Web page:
How Millennials Are About to Change the Face of Public Service
As they move into leadership positions, we're going to hear less about "rowing" and "steering" and more about engaging the public.
I was talking recently to Jack Madans, a founding team member of the "civic hacking" group Code for America, about community engagement, and we lamented the state of public participation in government.
It shouldn't be just about giving the public a chance to be heard, we agreed. It should be about taking the feedback from the public and then actually utilizing it to fashion policies that have an impact on their lives. That often isn't what happens when some municipalities get public feedback, Jack felt, adding that a lot of today's public engagement is like the Make-A-Wish Foundation without the wish actually being granted.
So how can we improve the way governments get and utilize public input? I believe a lot of this will change with time - that is, as more millennials come into positions of executive leadership in cities, we're going to see more focus on "the new public service," a term coined by Janet V. Denhardt and Robert B. Denhardt in their book The New Public Service: Serving, Not Steering.
The millennial generation that I'm part of has a strong dedication to public service. It's a generation that wants to make a difference in its communities and ensure that citizens control their own destiny. Public engagement is a cornerstone to making that happen.
Historic forms of government administration focused on either the "old public management" aims of simply "rowing" to achieve the ends of elected policy-makers or the "new public management" goal of "steering" agencies, with wide latitude toward market-focused management solutions. As the Denhardts might say, however, the public has been placed in the back of the boat. With the new-public-service approach, energized public administrators are intent on putting the community directly in the captain's chair.
It seems like a simple concept. But older forms of public administration did not readily embrace citizen input as a means of developing policy.
We're changing that now. Millennial executive leaders are already pushing on these fronts, seeking innovative public-engagement solutions using technology, such as the opportunities provided by Code for America. It's then about working to follow up with constituencies to ensure that they know how their input has been utilized.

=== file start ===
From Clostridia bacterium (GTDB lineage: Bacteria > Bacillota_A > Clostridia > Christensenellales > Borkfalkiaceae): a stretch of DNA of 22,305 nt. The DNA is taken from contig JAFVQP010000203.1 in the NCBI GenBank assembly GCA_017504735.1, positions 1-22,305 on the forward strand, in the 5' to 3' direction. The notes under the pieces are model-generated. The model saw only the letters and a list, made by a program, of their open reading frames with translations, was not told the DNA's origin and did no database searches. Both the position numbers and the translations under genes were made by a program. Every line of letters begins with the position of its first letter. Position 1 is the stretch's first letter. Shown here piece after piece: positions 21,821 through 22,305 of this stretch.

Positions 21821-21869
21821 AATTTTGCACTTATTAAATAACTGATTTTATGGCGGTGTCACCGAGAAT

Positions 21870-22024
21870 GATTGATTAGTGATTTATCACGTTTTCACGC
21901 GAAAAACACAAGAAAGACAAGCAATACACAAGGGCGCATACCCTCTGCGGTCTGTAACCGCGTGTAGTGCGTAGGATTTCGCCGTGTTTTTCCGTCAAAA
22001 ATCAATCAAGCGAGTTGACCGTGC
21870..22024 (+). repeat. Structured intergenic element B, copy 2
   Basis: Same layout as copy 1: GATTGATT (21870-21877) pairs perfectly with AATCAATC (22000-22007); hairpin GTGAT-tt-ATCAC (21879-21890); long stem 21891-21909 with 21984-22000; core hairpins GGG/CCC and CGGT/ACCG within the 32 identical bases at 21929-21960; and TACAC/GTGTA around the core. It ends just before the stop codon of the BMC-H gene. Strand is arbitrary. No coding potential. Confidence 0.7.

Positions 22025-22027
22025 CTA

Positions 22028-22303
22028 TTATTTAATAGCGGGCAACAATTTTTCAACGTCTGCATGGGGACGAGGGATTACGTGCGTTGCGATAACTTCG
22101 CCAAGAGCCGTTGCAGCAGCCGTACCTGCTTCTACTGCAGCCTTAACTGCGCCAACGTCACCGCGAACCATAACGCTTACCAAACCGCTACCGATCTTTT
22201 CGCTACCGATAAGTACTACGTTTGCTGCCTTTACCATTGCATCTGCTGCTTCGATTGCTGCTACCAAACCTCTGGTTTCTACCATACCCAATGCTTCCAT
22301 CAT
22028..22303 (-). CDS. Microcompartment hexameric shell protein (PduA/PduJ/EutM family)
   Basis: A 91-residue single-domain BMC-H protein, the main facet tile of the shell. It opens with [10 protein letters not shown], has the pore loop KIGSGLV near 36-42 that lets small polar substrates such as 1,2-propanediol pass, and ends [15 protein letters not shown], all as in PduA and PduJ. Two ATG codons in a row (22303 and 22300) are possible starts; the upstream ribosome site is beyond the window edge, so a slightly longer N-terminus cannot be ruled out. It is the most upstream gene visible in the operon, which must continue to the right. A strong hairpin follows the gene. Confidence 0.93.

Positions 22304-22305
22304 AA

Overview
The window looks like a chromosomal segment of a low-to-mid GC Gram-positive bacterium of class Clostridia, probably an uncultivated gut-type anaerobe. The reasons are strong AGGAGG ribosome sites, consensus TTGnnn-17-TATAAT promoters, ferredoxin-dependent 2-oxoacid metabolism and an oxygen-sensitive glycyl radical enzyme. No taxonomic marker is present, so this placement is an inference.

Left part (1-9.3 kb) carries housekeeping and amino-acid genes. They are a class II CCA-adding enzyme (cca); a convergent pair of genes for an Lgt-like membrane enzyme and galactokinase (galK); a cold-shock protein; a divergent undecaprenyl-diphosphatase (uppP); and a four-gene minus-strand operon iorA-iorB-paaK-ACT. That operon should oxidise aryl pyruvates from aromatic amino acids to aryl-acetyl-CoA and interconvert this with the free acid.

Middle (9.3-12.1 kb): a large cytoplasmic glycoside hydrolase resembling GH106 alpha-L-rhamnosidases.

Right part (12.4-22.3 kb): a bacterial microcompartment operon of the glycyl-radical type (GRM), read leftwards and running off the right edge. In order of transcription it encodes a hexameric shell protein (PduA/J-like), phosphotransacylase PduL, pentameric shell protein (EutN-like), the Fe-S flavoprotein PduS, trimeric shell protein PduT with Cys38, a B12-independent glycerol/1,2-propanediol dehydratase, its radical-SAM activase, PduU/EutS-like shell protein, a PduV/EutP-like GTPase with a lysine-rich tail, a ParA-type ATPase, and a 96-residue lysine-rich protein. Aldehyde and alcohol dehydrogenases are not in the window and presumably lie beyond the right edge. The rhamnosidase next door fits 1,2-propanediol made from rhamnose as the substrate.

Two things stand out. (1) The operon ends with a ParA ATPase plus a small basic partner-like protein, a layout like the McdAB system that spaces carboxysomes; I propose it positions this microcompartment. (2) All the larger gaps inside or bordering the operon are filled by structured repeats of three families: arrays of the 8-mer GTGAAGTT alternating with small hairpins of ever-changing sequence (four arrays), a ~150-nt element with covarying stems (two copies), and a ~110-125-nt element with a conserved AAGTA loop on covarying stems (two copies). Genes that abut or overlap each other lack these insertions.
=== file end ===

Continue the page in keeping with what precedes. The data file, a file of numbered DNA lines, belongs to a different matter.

That follow-up is critical to counteract the perception in some communities that public servants aren't listening to the input that citizens do provide -- one reason that it can be hard to engender the level of public participation that makes for a healthy, productive civil dialogue.
So let's begin to tell a different story. Start by building strategic public-engagement strategies for policy initiatives that work to both recruit participants and engage them. That means ensuring that residents are aware of how valuable their input is and understand clearly how it will be used. Personalize the communications to residents.
And go to where the community is. People are busy. They are tired. They are on fixed incomes. Attending meetings can be difficult. Bring the meetings to them, perhaps by creating a mobile or "pop-up" City Hall, with staff members from different departments meeting and talking to residents while providing them with information about what their community's government is doing and actively seeking their input. Put up booths at the local grocery store with information on the next major planning effort.
Millennials are thinking about these kinds of opportunities constantly, embracing a form of public administration that places the community directly in that captain's chair. It's about serving, not steering.